Excerpt: High Street

Occasionally, I’ll be sharing excerpts from my award-winning book DUE NORTH which is a collection of travel observations, reflections, and snapshots spanning two decades across colors, cultures, and continents. 

At 7am, the brass double doors open. First my black wheeled bag spills onto the wet pavement of London and then I follow. The doorman — gleaming in his freshly pressed scarlet uniform with gold trim — gives me a quick courteous nod and pulls the doors shut. The late February air is pungent with freshly fallen rain. This morning is darker than normal. Across the two-lane street — next to the large, sparse park — a heavyset woman with a thick dark-colored scarf waves frantically. As she tries to flag down a black cab, her face seems troubled.

Two fat pigeons startle me as they flap into my path, blocking me. “Who goes there?” they seem to ask, necks jerking left and right. They crane up to look at me, their rotund bodies remaining stationary. I detour around them, dragging my black bag. They remain unfazed and bend low to sip from the many puddles etched into the concrete pavement. I walk on. Opposite me, a two-storey red bus pulls up to a stop. Its light and warmth contrast sharply with the winter gloom. It appears very cozy with a handful of people heading to work that early Sunday morning. I long to be on that warm bus, but it speeds off the second it spits out a passenger to join me on my dreary walk.

I press on, past headless mannequins sporting spring collections in shop windows. I pause to study them.
Draped around otherworldly proportioned bodies are silk dresses, soft cashmere sweaters, and tailored suits of expensive linen. The finest pearls loop around long lean necks. A jogger with a similarly otherworldly build whizzes by just as I turn to continue my walk. The only souls on foot are ours. Everyone else zips by in black cabs and the occasional lipstick-red double-decker bus.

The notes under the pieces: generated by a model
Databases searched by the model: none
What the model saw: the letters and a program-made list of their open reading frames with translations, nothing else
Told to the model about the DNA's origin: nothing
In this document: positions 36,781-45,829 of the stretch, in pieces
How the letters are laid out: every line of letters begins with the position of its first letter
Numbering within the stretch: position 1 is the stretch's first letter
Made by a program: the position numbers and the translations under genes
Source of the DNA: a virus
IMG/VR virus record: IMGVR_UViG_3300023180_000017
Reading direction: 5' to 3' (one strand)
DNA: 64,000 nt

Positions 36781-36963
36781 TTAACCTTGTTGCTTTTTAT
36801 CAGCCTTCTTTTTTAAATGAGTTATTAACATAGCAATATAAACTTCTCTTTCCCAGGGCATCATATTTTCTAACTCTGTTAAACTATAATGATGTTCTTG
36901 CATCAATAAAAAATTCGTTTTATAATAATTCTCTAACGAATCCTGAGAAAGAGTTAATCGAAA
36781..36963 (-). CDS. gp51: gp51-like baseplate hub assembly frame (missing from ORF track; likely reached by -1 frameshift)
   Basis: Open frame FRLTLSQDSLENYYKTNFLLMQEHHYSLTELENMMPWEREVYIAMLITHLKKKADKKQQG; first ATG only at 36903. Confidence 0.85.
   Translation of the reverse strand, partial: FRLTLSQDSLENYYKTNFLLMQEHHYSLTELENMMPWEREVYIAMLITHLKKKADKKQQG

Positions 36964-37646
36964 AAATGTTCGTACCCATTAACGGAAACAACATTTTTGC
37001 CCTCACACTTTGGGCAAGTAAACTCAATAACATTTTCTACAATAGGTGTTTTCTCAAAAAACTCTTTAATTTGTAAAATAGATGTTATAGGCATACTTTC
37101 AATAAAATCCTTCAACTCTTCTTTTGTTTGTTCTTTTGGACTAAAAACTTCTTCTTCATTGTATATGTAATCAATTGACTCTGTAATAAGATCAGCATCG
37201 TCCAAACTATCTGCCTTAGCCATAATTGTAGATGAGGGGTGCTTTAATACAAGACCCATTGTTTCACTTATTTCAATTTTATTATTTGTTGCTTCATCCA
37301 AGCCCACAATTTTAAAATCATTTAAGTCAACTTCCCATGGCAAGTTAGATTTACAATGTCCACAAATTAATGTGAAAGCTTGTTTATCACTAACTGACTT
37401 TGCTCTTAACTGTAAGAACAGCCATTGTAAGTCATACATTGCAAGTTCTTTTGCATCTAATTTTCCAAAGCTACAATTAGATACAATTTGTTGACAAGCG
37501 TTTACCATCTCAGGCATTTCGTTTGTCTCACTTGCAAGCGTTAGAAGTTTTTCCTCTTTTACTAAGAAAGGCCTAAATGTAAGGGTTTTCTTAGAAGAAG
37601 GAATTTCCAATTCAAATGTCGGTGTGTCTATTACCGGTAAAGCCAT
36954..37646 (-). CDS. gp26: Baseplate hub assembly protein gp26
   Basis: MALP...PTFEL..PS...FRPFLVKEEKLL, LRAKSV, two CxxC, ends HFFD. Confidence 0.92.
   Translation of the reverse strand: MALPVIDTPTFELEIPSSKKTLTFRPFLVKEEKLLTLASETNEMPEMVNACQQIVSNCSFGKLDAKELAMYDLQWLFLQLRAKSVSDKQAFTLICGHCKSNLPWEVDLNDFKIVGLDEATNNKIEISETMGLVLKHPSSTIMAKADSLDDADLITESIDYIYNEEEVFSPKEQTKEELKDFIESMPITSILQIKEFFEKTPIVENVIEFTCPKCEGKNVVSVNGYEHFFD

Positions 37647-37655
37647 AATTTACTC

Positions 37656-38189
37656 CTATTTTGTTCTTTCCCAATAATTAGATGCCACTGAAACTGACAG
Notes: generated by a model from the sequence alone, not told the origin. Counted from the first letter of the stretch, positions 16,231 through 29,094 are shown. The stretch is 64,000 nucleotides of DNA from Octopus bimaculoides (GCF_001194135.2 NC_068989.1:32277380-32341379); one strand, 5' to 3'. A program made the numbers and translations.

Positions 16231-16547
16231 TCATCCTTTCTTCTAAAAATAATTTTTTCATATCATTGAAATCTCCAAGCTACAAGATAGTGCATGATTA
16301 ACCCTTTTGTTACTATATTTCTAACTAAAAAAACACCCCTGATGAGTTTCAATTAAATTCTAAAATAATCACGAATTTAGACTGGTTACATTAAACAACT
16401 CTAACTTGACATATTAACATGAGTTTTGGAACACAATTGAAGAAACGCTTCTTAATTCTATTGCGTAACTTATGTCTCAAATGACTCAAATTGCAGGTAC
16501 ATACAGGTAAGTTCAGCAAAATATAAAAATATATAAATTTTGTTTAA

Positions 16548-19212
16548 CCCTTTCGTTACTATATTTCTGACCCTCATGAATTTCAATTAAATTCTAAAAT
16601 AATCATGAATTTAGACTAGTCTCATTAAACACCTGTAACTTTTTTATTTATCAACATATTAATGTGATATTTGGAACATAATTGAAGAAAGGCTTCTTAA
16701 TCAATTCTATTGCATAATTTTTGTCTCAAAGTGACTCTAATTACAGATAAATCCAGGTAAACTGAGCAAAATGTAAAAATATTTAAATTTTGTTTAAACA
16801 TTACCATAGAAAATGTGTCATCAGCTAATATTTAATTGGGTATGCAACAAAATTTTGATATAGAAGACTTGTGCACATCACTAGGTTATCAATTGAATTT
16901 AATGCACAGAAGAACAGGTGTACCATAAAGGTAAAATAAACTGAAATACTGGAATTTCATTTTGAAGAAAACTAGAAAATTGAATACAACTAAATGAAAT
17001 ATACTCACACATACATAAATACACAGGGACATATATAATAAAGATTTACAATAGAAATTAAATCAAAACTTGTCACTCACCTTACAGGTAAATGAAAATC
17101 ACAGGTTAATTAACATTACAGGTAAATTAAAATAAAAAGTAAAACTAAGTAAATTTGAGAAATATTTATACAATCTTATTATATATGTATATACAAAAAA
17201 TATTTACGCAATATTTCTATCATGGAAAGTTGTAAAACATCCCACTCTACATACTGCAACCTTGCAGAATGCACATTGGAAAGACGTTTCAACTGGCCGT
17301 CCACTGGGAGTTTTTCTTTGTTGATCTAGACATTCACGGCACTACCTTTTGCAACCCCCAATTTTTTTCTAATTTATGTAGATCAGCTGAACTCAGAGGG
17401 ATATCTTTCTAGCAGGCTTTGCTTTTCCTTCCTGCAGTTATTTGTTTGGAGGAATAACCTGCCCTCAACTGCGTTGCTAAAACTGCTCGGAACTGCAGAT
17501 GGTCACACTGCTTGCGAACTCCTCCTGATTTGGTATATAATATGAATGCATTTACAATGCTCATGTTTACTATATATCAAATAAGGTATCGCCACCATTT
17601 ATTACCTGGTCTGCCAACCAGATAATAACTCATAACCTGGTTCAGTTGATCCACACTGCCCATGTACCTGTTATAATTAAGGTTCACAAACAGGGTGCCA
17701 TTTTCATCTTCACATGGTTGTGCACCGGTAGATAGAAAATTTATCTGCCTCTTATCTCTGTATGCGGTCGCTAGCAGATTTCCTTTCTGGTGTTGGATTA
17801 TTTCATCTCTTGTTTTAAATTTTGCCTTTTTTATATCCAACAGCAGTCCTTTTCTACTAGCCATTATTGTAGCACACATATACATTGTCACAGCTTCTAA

Or so I thought as I startle two more souls tucked within an indentation bordered by three grey walls. They blow smoke lethargically, trying to warm up, despite sitting on wet concrete. The men say nothing to each other. I make eye contact with one, who stares back languidly. Not maliciously. But his resignation telegraphs: “I would normally say hello, but please forgive me, madam, I need a break.”

I move on, the wheels of my bag splashing in puddles like a little kid. A bus pulls up not ten feet (3m) from me and my heart beats faster in anticipation of more kindred spirits joining me on this wet morning walk. A drenched woman steps out, swaddled in a thick brown coat over ethnic wear. The same look of resignation I’d seen on the cigarette-dragging men is plastered across her face. She glides off as quickly as the warm glowing bus.

Two blocks later, I reach my transition point. I steer left into the Underground station. I cruise past more
headless mannequins. No sweet scents waft from cafes and bakeries for rushing people today. In fact, no people are rushing at all. Only two voices chat loudly at the end of the hall. Once I reach them, the more boisterous speaker helps me with my luggage as I struggle to get past the turnstile. “There you go,” he beams. I thank him and make my way downstairs to the platform. I find two Japanese girls standing, not saying a word, waiting for the same train to Paddington.

Except it’s never going to come. Not this Sunday morning anyway. A lanky guy in a navy-blue conductor’s uniform gives us the bad news. Train service isn’t running from here to the station just three stops away.
I turn back and lug my bag up the stairs. I pass the jolly gentleman who had helped me earlier, wondering if he’d already known about our plight. “Oh well,” he replies genially and continues on with his banter.

I spill out onto the wet street once more, scanning for a warm black cab or a glowing red bus. Within seconds, a taxi travelling the opposite direction makes a sharp U-turn and waits for me. I hadn’t even waved him down. I hurtle towards him, relieved.

“Paddington?” I ask.

“Yes, of course,” he replies.

I hop into the toasty cab gracelessly, pushing my bag with the wheels in first and diving in after it. We sit in silence as he meanders along wet roads, heading towards more light, more life. There’s nothing to talk
about here.

London, it seems, is somewhere else.